In a gesture toward the romance of Valentine's Day, Pope Francis on Friday gave his advice on how to have a happy marriage before thousands of young engaged couples.
The unprecedented event, held under brilliant winter sunshine in a packed St. Peter's Square in Vatican City, may reflect Francis' desire to be closer to ordinary people's lives.
Three couples were able to put their own questions directly to the pontiff before being blessed.
His answers were shared with the 25,000 or so people from around the world spread out in the square before him.
The first young couple to speak explained how they had decided to get married. "We didn't want to give in to the easy way of not committing," the man said.
The couple asked the pontiff to give them his advice on how to make a lasting marriage.
Francis, himself committed to lifelong celibacy as a Catholic priest, said that many people are afraid these days to make "definite decisions" and long-lasting choices -- but that it can be done.
'Don't be afraid to marry'
"Today, everything is changing rapidly and nothing lasts for long. This sort of mentality leads so many who are getting ready for marriage to say they will be together for as long as love lasts," which can lead to divorce, he said.
Love has to be built together, he said, not alone. "To build such a thing means to help your love grow," he said.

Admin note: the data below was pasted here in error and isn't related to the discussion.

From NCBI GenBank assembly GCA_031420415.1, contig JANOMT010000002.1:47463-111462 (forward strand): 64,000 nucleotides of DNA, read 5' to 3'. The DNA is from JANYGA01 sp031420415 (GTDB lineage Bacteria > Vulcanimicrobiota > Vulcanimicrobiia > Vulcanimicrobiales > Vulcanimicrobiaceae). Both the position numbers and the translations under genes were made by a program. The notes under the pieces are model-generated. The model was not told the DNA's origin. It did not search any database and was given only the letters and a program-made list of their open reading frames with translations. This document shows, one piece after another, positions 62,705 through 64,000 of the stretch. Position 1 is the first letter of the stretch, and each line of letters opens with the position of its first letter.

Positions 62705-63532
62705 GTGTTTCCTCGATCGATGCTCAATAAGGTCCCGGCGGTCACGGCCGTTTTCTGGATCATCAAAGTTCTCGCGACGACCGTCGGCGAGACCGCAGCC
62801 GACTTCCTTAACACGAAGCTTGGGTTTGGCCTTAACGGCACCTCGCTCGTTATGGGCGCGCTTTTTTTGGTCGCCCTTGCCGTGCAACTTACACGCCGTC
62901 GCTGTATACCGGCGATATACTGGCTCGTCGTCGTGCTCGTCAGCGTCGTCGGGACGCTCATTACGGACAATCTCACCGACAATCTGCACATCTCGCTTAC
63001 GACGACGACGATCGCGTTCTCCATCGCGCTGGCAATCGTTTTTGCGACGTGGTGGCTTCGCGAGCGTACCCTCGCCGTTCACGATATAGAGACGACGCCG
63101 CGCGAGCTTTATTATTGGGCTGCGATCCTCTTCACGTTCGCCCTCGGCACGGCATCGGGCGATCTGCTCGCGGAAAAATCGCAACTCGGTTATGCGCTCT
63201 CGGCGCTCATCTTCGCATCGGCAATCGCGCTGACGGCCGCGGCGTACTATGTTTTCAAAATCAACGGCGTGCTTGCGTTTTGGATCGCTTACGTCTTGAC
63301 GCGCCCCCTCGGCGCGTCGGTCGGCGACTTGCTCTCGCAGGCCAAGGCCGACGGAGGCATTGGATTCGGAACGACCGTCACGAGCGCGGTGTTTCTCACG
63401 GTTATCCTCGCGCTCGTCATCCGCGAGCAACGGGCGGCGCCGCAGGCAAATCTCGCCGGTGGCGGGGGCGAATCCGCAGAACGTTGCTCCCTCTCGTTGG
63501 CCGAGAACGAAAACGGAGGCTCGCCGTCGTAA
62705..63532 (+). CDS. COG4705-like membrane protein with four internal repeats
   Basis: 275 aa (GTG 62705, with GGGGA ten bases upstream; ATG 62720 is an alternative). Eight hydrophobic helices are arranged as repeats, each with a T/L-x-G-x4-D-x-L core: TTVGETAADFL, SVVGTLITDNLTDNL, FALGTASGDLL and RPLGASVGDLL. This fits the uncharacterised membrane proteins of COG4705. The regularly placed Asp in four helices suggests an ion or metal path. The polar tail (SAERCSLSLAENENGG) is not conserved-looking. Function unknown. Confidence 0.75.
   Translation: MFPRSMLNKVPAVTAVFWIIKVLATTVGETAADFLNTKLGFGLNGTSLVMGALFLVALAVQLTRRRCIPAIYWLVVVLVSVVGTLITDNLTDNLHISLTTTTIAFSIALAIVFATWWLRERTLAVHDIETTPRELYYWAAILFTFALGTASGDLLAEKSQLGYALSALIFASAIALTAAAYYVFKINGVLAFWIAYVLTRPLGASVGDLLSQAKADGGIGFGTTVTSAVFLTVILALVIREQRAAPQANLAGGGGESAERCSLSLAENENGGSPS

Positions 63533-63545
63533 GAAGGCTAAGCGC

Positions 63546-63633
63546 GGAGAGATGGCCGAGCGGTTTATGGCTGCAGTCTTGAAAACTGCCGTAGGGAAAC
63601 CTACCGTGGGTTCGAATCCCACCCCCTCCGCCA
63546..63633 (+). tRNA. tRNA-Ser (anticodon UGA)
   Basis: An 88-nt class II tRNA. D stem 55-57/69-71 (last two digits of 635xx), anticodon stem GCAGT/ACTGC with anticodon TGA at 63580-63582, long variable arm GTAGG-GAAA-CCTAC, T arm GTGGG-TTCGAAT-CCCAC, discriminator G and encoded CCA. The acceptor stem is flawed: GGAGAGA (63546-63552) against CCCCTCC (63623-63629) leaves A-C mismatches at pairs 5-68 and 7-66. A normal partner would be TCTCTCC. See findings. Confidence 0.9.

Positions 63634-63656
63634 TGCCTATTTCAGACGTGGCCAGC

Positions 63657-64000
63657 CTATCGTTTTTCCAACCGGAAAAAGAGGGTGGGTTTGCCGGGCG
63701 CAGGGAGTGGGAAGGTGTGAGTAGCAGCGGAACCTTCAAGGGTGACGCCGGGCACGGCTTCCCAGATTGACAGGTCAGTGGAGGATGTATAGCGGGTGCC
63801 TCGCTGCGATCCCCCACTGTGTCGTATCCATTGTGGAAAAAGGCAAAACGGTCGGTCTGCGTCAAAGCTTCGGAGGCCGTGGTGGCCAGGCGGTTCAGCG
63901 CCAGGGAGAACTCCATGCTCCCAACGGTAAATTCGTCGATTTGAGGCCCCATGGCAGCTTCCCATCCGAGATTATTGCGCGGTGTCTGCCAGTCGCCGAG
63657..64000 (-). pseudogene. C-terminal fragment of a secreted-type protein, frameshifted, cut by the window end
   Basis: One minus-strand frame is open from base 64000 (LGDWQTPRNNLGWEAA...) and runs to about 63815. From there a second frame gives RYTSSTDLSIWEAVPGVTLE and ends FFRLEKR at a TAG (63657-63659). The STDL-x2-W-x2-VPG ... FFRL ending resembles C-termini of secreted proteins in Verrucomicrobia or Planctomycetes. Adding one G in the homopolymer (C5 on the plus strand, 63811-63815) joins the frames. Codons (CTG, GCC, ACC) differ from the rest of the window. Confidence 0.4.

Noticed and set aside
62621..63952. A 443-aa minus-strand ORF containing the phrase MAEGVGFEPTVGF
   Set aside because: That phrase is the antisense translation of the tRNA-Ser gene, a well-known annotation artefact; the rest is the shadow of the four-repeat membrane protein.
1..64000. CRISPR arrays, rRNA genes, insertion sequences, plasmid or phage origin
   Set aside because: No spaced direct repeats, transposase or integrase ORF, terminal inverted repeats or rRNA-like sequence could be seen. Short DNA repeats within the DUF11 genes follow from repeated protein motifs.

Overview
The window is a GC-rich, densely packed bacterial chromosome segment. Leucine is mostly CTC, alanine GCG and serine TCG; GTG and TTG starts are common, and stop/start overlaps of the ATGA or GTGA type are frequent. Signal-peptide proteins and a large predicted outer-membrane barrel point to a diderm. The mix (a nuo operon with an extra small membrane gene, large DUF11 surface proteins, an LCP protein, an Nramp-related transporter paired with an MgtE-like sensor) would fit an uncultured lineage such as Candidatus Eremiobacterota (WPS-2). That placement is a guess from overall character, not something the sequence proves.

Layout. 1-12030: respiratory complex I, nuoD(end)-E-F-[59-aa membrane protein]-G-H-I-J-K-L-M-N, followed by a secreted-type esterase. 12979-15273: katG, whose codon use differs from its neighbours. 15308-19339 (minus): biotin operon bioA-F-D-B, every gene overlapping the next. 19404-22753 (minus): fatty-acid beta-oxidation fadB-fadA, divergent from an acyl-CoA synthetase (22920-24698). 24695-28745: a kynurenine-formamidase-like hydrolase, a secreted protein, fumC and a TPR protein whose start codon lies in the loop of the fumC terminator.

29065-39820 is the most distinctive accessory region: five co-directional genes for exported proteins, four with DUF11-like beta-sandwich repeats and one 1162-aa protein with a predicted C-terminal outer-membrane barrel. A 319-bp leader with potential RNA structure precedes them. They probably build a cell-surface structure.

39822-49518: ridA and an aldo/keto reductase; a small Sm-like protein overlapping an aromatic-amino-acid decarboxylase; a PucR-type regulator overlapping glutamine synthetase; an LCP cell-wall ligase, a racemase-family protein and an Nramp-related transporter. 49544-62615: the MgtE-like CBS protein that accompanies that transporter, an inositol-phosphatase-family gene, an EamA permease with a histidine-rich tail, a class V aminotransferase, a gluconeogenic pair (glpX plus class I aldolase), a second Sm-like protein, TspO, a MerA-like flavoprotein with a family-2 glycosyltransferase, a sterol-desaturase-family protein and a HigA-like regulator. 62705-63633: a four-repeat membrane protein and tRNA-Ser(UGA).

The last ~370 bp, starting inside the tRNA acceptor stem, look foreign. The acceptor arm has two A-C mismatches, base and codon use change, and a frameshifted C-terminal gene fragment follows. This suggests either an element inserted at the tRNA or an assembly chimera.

"Dear engaged people, you are getting ready to grow together, to build a home, to live together for good. Do not just base it on those feelings that come and go, but on the rock of true love that comes from God," he said.
Francis also took to Twitter to encourage those who are in love to take the plunge and tie the knot.
"Dear young people, don't be afraid to marry. A faithful and fruitful marriage will bring you happiness," he said on his official @Pontifex account.
Don't go to bed angry
A second couple in St. Peter's Square told Francis of how their love and commitment had changed their lives, before the woman asked for the Pope's advice on how to live together day to day.
"Living together is an art. It's a patient art, it's a beautiful art, it's fascinating," Francis replied.
He spoke of the need to communicate with respect and attention, "to request politely so that you enter with courtesy into the life of the other."
That isn't easy, he said. Each half of the couple must learn to say thank you, and to apologize for his or her mistakes.
"We all know there isn't a perfect family, neither a perfect husband nor a perfect wife. Of course, we are not talking about the perfect mother-in-law," he joked.
"Do not end any day without asking each other for forgiveness, having peace back in your house and your family," he said. "Never end a single day without being at peace with each other. This is the secret in order to preserve love."